Though it maintains that vinyl-side structural integrity, OLD does differ in a number of important ways. For one, Danny’s right: it isn’t as focused. Not at all – Side A (A is for Angsty) is all about giving us that “Old Danny Brown”, by which he means his J Dilla influences and his explicit raps about selling pounds of drugs, but also his flashbacks: “Torture” gives us a terrifying vignette of poverty and destitution. “Wonderbread” features a young Danny Brown getting curb-stomped over that same loaf that we remember from XXX. ‘Old Danny Brown’ means “The Return” too, on which we get Danny and Freddie Gibbs trading violence over Andre 3000’s “Return of the Gangsta” refrain (OLD‘s answer to “Grown Up”‘s ATCQ callback). “Dope Fiend” is a starkly juvenile rundown on Danny and Schoolboy Q’s evening activities (chorus: “Open wide ho”),  but tempers its ugly misogyny with an inescapable sense of desperation on both ends. The subject matter isn’t rare for Danny, even on the album where he promised us less blow-jobbery. To Danny’s credit, Schoolboy Q gets overexcited and scatters around the track unnecessarily; given more screen-time Danny’s trademark self-deprecation likely could have balanced the track. Or given us a reverse version of “I Will”. Who, really, can say. OLD‘s Side A stays suitably grim while giving us a more holistic Detroit ghetto – and to quote Danny is almost to do a disservice to his narratives when he finally does mention abortion, or drug abuse, or his mother. To an extent it’s the same old “Detroit Shit” we’ve been hearing since his mixtape days, but his flow is tighter and more descriptive, and the lower of his two voices almost monopolizes the first half, which opens the second up to the levity we’ve come to expect from the other face of Danny’s bipolar output.

And before we go there, a special nod to “Clean Up”, the first track I can recall that gives us a solid look into Danny Brown’s interiority. Because of his musical… condition, as a listener it can be difficult to ever say you know Danny Brown; where does he come from, in an emotional sense? Is he aware that there’s a massive disconnect between his multi-thousand-dollar shoes and the fact that his nation wants to sell his city to Canada? He’s aware, and for once he promises to “Clean Up”. It’s a complete reversal from XXX‘s suicidal overtones, and that’s not like him. It’s also a lie and he knows it, but to get something like ‘Danny Brown: The Ballad’ is a rare and surprisingly touching opportunity; it’s adult in a way the majority of his material betrays. It’s moments like this,  like Danny addressing his mother and daughter, that give OLD that touch of maturity and authenticity that Danny’s previous material largely lacked. The fact that it’s followed by the nihilistic, off-the-rails “Red 2 Go” is a brilliant turn that gives lie to the notion that he can keep his mind off the street for more than a song. It’s easy to forget that Brown is, well, old, and those moments when his odd wisdom shines through prove Danny’s strongest movements here.

Of course, he promises the same thing on “Dope Song”, the intro to Side B. He says it’ll be his “last Dope Song/but not [his] last Dope Song”, and maybe we sigh, and maybe we believe him. And then Side B is a pinball machine of drugs. Because Danny’s been charging his bark for an entire half of the album, he is yapping up a storm on Side B. Song by song we’ve got the bait-and-switch “Dubstep” (drug dealing), “Dip” (Molly), “Smokin and Drinkin” (…smoking and drinking), “Break It [Go]” and “Handstand” (twerking and twerking, sigh), “Way Up Here” (because Side B is the depressed Andrew WK of rap), and “Kush Coma” (ft. a lazy, track-sapping A$AP Rocky). Put a drink (or whatever, it’s Brown) in your hand and you might not even notice the cuts between tracks until you hit the sudden comedown of “Float On”, in which Danny’s voice drops back down, Charli XCX sighs the chorus, and we get a moment to reflect. “Remember when Mommy sent me for the Wonderbread/and n* came and stomped on my fuckin head?/It’s like I learned right then you either sink or you swim/an if you wanna beat your enemy you gotta think like him” – we know, Danny. We know from the several other tracks referencing that incident; that last track, with its quiet-hum organs, arrives as a knowing requiem for the rest of his lifestyle. Like “Clean Up”, it hits hard, and like that track it’s one more piece of evidence that Brown knows exactly what he’s up to. He might be ignorant all over side B, but Danny Brown is never ignorant of Side B, and that’s such an important distinction. I haven’t spoken much of the lyrical content on this side, and I don’t feel I have to: you know what happens. Danny’s naturally talented as hell, his beats are chilly sci-fi, his rhymes know just how to tinge his sexuality and his drug abuse with desperation, so you’re never quite happy – but like Danny, you’re never exhausted enough to quit, either.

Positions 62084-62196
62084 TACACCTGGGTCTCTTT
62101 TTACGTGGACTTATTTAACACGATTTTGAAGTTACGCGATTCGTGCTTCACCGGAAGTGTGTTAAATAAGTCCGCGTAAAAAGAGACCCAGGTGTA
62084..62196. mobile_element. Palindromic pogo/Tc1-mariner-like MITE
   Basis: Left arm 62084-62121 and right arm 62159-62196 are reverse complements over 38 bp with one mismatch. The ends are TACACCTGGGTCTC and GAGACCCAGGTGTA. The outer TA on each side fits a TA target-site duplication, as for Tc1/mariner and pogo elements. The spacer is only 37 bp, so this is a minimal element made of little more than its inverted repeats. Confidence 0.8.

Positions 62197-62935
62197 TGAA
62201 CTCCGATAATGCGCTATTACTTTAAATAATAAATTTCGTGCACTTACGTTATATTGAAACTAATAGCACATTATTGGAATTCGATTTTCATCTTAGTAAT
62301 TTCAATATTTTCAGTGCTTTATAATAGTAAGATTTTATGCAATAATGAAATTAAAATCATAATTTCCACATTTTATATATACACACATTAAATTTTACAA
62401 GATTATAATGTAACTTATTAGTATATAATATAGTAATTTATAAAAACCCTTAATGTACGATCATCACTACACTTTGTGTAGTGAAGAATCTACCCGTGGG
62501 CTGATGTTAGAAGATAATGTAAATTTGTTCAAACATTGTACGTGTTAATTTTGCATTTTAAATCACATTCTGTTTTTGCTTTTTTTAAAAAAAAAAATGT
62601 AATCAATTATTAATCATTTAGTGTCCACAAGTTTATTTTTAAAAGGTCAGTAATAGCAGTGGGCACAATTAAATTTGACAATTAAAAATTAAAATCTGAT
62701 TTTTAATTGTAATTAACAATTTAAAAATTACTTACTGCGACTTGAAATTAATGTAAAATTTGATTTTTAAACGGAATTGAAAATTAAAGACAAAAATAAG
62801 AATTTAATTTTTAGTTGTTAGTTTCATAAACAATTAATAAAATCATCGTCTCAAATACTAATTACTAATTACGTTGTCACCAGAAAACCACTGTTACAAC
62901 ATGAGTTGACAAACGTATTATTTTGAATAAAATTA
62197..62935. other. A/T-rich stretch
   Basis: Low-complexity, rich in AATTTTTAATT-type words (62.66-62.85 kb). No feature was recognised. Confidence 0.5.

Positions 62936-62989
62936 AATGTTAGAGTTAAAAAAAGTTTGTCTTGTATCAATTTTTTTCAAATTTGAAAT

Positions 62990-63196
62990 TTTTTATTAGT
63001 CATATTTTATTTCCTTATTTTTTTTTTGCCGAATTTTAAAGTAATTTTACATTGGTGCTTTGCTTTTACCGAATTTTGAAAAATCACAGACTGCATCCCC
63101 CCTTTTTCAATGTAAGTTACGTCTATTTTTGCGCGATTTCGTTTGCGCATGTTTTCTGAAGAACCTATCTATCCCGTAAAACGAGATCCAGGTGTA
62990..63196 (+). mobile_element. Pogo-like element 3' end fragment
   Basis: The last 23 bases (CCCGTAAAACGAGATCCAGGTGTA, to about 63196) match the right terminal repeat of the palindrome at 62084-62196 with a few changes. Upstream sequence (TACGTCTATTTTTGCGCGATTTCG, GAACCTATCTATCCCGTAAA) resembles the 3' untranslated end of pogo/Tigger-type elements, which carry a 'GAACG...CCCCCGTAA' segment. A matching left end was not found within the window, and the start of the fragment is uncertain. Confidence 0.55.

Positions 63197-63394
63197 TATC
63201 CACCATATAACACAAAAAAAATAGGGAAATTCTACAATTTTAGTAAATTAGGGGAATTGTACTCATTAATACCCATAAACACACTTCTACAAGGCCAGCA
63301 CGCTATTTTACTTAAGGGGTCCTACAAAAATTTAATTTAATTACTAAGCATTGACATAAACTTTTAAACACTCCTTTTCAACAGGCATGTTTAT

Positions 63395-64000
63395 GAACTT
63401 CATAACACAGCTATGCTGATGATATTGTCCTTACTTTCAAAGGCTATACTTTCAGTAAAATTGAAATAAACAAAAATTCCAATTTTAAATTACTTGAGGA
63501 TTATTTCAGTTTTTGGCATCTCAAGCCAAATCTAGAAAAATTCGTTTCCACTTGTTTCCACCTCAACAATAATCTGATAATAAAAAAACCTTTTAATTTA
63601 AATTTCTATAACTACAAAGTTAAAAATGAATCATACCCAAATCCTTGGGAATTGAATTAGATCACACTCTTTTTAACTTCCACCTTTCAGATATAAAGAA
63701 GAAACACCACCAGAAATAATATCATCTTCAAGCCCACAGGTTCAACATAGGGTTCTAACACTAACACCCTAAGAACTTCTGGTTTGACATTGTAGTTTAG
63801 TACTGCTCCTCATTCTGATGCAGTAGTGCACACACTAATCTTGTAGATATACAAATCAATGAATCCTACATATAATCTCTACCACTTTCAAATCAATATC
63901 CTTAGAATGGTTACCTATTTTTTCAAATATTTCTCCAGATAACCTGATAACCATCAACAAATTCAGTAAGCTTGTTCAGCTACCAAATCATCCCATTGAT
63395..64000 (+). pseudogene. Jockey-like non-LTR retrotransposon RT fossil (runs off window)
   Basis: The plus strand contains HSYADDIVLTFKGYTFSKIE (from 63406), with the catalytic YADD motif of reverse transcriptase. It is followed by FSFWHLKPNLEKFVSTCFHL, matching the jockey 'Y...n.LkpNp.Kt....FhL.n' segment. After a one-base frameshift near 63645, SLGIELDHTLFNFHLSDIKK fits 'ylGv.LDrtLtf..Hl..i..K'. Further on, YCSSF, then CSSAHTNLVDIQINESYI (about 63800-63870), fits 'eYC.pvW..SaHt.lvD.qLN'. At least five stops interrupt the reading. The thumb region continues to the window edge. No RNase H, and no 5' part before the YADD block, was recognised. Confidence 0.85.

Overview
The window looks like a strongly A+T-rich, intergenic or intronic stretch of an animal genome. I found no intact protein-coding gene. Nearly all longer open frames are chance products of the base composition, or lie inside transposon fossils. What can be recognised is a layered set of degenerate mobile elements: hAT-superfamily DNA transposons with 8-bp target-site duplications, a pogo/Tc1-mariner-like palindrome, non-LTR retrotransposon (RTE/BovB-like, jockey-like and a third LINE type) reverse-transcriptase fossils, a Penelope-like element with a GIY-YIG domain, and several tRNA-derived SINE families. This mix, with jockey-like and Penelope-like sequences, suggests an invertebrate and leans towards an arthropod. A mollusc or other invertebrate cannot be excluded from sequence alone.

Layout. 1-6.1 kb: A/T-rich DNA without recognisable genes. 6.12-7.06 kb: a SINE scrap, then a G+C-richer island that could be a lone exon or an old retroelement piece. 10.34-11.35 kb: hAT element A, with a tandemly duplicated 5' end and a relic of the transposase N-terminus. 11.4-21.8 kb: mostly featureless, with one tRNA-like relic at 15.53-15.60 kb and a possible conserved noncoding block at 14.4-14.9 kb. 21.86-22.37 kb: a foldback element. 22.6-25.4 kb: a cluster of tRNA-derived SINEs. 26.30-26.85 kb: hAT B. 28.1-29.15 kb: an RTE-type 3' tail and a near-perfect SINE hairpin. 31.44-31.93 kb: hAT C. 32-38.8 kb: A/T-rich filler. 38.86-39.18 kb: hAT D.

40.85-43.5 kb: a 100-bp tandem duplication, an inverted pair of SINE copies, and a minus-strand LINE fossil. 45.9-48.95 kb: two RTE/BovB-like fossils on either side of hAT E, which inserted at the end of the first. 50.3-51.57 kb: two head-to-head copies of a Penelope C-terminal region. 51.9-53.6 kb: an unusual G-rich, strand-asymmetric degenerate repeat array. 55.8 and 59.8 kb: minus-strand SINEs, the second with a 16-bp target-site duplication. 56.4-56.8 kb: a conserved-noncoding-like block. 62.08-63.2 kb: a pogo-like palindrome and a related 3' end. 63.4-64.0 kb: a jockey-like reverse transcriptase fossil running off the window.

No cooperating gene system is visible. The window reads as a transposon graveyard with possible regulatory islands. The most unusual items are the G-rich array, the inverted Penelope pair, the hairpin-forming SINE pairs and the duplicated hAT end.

Of course OLD doesn’t match up to the shock value of XXX – Danny’s breakthrough mixtape hit like a hammer and it had to, so many of us had never heard its like before. OLD isn’t as focused, for one, and it lacks that desperate hook-to-hook rap that captivated us on XXX, but that thematic pollution side-to-side works to its benefit. Though it never hits the former’s shout-along-chorus highs, Side A feels so much less obvious, and so much more packed with detail than its prequel, his reflection is less forced and more sincere this time. And maybe that’s because Danny’s mental state forces the two halves into interbreed: we’re never sure if he’s going to tell us a horror story or celebrate his own excess – but we know that like his sense of humour, he can’t leave out that nagging, suicidal doubt from nearly anything he writes. That sorrow-black core that paints nearly all of Brown’s work is instrumental to his success as a fantastically bizarre presence in rap, and like all of his material, OLD never lets the audience get comfortable. That might even be an issue of Brown’s crude sense of humour weren’t in full effect – but since when has Brown’s voice not embodied contradictions? This is a man that waxes sing-song about the moral and physical devastation of drug-addiction on “Dope Song”. I love it. It’s gross and awful and thought-provoking all at once; it’s a stomach-churning sort of laugh that he’s now perfected. OLD is strange in all the right ways that we’ve come to expect, from its vocal gymnastics to a Danny’s often-frigid beat selection, but so much tighter than Brown’s previous material – and that includes XXX. He’s never been particularly approachable on album, and nothing about that changes, but we’ve never been this far inside his head before. If we’re going to talk weaknesses, a nod is due to the generally forgettable guest-raps (though recognition is due to Brit-chopper Scrufizzer on “Dubstep”), and OLD‘s necessarily exhausting second half. That said, as the follow-up to a Mixtape that came out sounding like a eulogy, the opportunity to hear a properly mature Danny Brown is a treat and bound to be one of the coolest releases this year.

A

Originally published right here, October 2013.